A one-time NFL MVP and a two-time Super Bowl champ, if you were to make QBs in a lab, Elway is what would come out of a tube. While his numbers aren’t as gaudy as a lot of current-era QBs — a 56.9 percent completion rate, 300 touchdowns to 226 interceptions — Elway was one of the last of a bygone era of quarterbacks, and a perenniel winner at that.
2. Bruce Smith, DE, Bills
College: Virginia Tech
The NFL’s all-time sack leader had a lengthy career with the Bills before wrapping up his career with the Redskins. The Virginia Tech product was a force on the field, notching 200 sacks over 279 games and has 13 seasons of double-digit sacks.
There will always be some debate as to who the greatest pass rusher ever is — Smith, Lawrence Taylor and Reggie White will always be the three in the conversation — Smith leaves little doubt as one of the greatest edge defenders of all time.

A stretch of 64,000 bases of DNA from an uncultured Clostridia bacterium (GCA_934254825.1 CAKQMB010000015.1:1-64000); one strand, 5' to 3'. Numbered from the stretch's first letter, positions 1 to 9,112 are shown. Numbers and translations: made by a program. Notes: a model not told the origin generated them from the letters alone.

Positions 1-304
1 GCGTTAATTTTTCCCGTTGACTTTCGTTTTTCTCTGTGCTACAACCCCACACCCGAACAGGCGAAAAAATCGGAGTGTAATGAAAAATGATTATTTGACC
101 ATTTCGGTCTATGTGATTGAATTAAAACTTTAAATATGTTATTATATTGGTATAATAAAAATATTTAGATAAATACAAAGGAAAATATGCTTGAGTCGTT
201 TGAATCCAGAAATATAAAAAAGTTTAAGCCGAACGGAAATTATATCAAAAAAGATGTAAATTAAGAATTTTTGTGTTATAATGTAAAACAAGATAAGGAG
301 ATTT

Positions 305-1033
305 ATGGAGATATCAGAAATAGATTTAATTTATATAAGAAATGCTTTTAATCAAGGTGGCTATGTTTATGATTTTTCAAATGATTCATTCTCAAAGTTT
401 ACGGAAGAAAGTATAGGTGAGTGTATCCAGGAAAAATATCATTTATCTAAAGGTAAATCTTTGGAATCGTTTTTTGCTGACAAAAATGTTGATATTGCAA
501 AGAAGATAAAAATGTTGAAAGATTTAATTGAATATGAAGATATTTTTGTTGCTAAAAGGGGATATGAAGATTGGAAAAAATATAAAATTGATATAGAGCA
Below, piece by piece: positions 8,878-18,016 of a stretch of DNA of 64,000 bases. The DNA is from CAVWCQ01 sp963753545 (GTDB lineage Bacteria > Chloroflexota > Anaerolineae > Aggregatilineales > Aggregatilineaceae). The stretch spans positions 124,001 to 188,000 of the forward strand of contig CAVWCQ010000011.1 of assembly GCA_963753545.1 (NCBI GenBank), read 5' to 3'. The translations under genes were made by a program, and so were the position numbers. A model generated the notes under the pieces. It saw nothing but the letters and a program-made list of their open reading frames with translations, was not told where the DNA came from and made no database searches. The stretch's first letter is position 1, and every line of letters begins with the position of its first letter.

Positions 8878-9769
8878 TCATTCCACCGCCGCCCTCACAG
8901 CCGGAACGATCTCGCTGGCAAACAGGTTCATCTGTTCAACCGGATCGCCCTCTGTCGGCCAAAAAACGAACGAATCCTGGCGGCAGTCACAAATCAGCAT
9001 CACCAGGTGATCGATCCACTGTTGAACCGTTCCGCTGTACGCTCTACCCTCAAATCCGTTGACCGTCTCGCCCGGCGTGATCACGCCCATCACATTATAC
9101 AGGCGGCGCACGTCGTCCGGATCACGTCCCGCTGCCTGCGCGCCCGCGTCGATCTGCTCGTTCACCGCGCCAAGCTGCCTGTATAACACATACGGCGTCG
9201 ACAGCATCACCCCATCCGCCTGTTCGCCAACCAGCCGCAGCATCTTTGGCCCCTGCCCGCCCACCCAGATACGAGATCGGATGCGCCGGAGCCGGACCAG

1. Peyton Manning, QB, Colts
Manning’s standing as one of the greatest NFL players ever makes this an easy pick for the best No. 1 overall draft pick ever.
You know, looking through the list you’ll find an array of players who either underwhelmed, under delivered or whose careers were cut short because of injury. Manning doesn’t exactly fit in any of those categories, and he’ll largely be the marker against which other players who are taken No. 1 overall are judged now and in the future.
Manning was everything an organization could have wanted from a No. 1 overall pick: he was a pro, a Hall of Famer and, eventually, a champion. There’s really no doubt that he’s the single greatest first-overall pick ever.